August 25, 2012
He was of a different era.
Raised during the Depression in Ohio, but born too young to fight in the Big War, he grew up dreaming of airplanes and flight. A brilliant student, he went to engineering school at Purdue at the age of seventeen and learned to fly young. He then enlisted in the Navy, applied his experience to become a fully qualified aviator at the tender age of twenty, and went on to fly almost eighty combat missions in Korea, one of which required him to eject from his aircraft after it was hit by fire from the ground.
But Neil Alden Armstrong’s greatest accomplishments were after the war, as a civilian employee of first the National Advisory Committee for Aeronautics, and then the new agency formed from that organization in 1958 — NASA. He was one of the test pilots for the X-15 aircraft which, in an alternate history, would have been the first of many experimental vehicles to gradually open up the new frontier of space. He wasn’t just flying the aircraft, but writing technical papers on them and helping develop them. He would have been happy to continue to live in the California desert, flying aircraft higher and faster, until they finally became full-fledged space transports, but fate intervened in the form of Sputnik and the space race and (some have speculated) the loss of his young daughter Karen to a brain tumor in early 1962.
While the timing of the latter tragedy seemed to be correlated, he never said that it was a cause of his decision to switch over from aircraft research pilot to NASA astronaut. As he later told his biographer James Hansen, “It was a hard decision for me to make, to leave what I was doing, which I liked very much, to go to Houston. … But by 1962 Mercury was on its way, the future programs were well designed, and the lunar mission was going to become a reality. I decided that if I wanted to get out of the atmospheric fringes and into deep space work, that was the way to go.”
So, because of the urgency of the space race, in which we shifted from the slow, steady, but more affordable approach to a crash project that involved putting men on top of expendable and unreliable missiles, he was accepted into the second group of astronaut trainees for the upcoming Apollo program to the moon. In fact, his experience as a research pilot was a key factor in his selection. Unlike some of the other hot-shot natural pilots like Chuck Yeager and Pete Knight, Armstrong’s engineering degree and knowledge gave him an extra dimension. Chris Kraft, an iconic flight controller from the era, said that “I was prejudiced for the fact that this guy’s been a NACA test pilot. So he’s probably head and shoulders above…I shouldn’t say it that strongly. But he was above the capability of the other test pilots we had in the loop because he’d been through the daily contact with flight engineers, of which I was one.” And because of that experience and training, he became the first American civilian to fly in space (most of the rest of the astronaut corps at that time was active military).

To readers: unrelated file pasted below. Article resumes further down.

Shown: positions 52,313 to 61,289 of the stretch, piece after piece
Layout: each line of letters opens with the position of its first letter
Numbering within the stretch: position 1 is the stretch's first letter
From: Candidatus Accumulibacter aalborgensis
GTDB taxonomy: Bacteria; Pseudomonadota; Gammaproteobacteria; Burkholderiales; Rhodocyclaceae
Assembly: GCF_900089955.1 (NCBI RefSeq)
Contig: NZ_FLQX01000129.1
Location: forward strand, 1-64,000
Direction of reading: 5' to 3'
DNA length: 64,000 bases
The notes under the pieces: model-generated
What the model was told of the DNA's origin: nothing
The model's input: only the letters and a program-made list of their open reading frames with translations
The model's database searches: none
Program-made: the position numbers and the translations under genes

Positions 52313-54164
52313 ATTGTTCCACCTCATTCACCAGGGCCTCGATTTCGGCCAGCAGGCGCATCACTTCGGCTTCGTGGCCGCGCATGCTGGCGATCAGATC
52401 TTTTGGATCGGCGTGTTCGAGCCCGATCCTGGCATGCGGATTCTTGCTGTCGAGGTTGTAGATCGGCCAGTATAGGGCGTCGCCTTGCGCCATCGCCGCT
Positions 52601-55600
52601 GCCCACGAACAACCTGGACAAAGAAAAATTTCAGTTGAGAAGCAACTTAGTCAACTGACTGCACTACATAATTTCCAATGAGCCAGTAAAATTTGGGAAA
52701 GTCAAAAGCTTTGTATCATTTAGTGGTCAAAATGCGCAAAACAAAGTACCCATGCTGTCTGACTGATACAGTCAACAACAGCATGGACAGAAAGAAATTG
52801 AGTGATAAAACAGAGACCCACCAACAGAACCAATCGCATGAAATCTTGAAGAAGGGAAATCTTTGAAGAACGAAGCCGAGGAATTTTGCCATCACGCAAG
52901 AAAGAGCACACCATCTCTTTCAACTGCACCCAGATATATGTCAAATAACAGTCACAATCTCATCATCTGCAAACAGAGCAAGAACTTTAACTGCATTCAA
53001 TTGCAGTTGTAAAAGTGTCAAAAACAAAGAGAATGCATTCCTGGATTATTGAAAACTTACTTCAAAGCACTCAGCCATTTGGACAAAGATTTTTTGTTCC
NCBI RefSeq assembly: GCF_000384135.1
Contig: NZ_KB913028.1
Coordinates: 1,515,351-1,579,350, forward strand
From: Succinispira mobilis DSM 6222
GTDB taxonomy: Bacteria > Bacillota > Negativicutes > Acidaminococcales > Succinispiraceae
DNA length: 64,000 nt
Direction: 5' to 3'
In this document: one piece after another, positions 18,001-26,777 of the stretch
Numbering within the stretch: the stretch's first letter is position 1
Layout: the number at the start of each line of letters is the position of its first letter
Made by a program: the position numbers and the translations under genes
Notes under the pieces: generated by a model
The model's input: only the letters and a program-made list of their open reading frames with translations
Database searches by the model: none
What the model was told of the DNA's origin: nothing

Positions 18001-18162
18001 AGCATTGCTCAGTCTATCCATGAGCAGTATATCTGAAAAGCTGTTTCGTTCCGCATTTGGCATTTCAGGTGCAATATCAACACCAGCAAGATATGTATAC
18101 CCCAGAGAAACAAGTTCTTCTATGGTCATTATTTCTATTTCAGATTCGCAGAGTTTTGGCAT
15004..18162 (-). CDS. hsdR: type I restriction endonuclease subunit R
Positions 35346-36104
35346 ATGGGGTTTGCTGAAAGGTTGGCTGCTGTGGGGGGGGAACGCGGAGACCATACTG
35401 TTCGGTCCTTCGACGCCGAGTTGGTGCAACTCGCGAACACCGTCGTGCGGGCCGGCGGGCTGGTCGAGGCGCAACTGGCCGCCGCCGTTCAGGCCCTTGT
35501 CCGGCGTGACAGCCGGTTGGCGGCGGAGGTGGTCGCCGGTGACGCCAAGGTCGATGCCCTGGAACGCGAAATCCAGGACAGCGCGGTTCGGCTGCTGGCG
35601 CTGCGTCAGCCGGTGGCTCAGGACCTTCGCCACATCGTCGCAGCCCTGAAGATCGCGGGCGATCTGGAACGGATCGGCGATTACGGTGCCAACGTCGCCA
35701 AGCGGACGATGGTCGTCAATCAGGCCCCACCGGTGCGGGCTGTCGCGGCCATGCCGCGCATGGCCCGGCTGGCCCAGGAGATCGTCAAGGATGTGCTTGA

But his qualification went beyond his engineering knowledge and experience — he was cool under fire and in emergencies.
On one of his X-15 flights, in doing an experiment to test a g-limiting system, he ballooned to too high an altitude for his planned trajectory and ended up coming into the atmosphere above Pasadena, tens of miles south of where he was supposed to be to return to Edwards Air Force Base. He had to quickly make a decision to see if he had enough glide energy to make it back, or to try for nearer fields at El Mirage or Palmdale Airport. He decided to attempt to make it home, “straight in,” and did so with margin, setting a record for the program in terms of cross-range distance and flight duration.
Later, as a test pilot of a lunar landing simulator, the vehicle went out of control, upon which he ejected, came down with his chute, gathered it up, walked back to his office, and calmly sat down to write up his test report.
That kind of experience stood him in good stead a few years later when, as pilot of the lunar module Eagle on the first manned mission to the lunar surface, he had to avoid rocks as he descended to the moon with his propellant so low as to trip the warning light. Had it been much closer, he would have had to abort back to lunar orbit with the ascent stage, and forfeit his opportunity to land. But with his co-pilot Buzz Aldrin calling out distances and velocities, he landed safely, and hours later, stepped off the porch of the lander onto the dusty regolith and into history.